Sandy native to retire shop after 30 years
Aug 23, 2018 05:04PM
● By Jana Klopsch
Owner Steve Leak in front of the store he’s owned for over 30 years. (A. Moore/City Journals)
By Allison A. Moore | firstname.lastname@example.org
When Sandy native Steve Leak saw the boarded-up building on the corner of Glenmare Street and Stratford Avenue in Sugar House some 30 years ago, he knew a couple of things: He didn’t want a long commute, he wanted to be outdoors and he wanted to be his own boss.
He watched the place, knew a few people and approached them to see if they could work something out, which they did and Valley Green Landscape Maintenance and Garden Shop was born.
Growing up in the Sandy area, Steve’s grandpa owned a dairy farm “back when Sandy was still country,” Leak said. He worked for Glover Nursery as a boy and for a grower in high school. He got out of the business “to get a real job” and went to work in the trucking industry where he remained for several years and then went back to his roots. Leak started his landscaping business which he did for 10 years “and then I saw this place.”
When Valley Green first opened it was a landscaping business and the garden shop opened later. Over the years Leak said the neighborhood has changed about three times, going from a more commercial environment with a grocery, bakery and even a 7-11 at one point, most of which were changed by the time he started renting the building. “I got to know the owners around here and they are my neighbors, too. I like being part of the community. I’m the old one now, I was the young guy at one time, now they’ve retired, and I am the old guy,” he said.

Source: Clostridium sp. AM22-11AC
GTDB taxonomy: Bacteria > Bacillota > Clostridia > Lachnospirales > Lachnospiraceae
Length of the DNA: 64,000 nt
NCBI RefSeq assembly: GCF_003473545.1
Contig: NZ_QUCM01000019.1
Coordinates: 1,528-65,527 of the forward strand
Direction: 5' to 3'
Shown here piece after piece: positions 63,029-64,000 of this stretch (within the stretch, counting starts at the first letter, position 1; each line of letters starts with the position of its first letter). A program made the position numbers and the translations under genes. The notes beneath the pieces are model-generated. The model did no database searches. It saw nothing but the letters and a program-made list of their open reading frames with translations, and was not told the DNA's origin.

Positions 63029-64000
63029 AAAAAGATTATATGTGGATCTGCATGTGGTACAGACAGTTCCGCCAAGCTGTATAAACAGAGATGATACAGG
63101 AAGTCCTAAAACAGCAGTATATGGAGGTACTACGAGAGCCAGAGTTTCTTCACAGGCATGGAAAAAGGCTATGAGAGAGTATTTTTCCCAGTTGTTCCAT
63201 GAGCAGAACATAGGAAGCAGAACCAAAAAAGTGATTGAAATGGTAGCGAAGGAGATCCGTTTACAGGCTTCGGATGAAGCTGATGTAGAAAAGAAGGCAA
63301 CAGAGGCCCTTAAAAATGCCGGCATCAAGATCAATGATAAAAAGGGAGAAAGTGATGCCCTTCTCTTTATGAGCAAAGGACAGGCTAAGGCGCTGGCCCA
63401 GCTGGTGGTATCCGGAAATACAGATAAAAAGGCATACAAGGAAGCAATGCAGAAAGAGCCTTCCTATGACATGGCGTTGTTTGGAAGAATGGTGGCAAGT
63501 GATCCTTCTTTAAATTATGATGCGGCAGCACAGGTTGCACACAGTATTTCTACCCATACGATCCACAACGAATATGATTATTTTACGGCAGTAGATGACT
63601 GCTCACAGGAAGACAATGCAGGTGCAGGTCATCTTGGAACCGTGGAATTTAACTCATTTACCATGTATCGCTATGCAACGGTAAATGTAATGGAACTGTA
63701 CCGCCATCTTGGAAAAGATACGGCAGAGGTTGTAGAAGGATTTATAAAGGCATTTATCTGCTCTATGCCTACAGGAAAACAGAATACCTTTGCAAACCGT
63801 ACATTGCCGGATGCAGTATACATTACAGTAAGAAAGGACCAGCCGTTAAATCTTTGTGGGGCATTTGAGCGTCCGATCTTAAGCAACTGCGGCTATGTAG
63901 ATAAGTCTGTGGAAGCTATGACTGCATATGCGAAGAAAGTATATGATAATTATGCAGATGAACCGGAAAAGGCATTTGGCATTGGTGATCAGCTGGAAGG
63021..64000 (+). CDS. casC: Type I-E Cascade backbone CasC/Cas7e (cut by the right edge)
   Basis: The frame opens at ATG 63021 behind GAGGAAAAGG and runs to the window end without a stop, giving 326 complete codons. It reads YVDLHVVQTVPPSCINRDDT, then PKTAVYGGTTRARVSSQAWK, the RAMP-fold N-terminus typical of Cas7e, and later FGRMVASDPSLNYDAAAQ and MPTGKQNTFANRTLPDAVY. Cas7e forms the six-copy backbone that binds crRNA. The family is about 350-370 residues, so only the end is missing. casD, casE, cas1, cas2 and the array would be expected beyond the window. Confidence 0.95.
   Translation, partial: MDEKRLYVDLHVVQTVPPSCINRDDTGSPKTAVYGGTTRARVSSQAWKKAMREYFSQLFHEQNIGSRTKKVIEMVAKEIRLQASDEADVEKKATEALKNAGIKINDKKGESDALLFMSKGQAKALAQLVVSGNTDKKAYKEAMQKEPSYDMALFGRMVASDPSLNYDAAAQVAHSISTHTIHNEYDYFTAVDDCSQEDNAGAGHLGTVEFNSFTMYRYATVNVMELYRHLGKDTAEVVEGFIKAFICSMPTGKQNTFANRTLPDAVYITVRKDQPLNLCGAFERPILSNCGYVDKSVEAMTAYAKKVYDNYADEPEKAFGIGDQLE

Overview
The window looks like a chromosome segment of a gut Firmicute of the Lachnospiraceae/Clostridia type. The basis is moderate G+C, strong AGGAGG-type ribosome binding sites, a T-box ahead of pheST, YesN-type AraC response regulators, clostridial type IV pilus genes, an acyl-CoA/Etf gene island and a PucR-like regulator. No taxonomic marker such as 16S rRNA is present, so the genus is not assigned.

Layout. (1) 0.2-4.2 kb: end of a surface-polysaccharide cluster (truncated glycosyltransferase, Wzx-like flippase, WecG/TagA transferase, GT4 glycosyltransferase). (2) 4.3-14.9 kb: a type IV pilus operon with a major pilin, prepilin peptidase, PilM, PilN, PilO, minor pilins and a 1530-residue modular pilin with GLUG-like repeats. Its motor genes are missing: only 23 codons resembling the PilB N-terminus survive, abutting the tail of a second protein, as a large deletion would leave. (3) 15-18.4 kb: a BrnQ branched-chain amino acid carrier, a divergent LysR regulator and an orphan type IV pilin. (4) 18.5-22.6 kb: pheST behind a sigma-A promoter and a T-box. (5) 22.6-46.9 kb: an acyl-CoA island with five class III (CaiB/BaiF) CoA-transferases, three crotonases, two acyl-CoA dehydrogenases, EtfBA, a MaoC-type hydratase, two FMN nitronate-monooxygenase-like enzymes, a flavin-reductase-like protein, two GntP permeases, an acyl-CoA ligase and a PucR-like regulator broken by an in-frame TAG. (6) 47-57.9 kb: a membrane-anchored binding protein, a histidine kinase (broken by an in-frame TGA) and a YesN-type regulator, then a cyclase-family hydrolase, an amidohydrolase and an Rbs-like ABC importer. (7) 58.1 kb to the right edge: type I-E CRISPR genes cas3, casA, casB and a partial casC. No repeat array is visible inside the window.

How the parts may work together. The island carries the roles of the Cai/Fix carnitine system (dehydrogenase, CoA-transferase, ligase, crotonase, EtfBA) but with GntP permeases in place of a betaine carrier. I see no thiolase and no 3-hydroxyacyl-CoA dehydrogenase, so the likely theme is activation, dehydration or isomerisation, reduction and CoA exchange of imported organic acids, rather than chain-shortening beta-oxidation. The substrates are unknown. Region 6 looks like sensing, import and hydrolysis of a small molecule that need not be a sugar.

In the beginning, he worked nights at a freight company for seven years. Finally, he had to make a decision, “and I’ve been scrambling ever since.” He started selling Christmas trees years ago, and then the Pumpkin Patch came along. Wanting to make some money of course, but also knowing that he had to keep things interesting, he bought wagons as a means for the neighbors to cart their pumpkins and trees home. It became a neighborhood tradition. He watched kids grow up, move away and come back with their children. He likes that and he’ll miss it.
People are busier now and in more of a hurry than they used to be “and I hate these” he says tapping the cell phone on his desk. Other than that, like most small businesses it’s been rough at times and when he started he admittedly “winged it.” He says he’s been lucky. He’s doing what he enjoys.
Leak will close his store sometime in the first few weeks of September. He’ll miss it, but he guaranteed he would not idle away in a rocking chair. He enjoys golf, so he’ll do some of that, and ride his bike every day, which he got used to doing around the neighborhood and in front of the store. He will do what he wants. He is a lucky man.
What do people ask him most? “Where will I get my Christmas tree?” Walmart, he answers jokingly.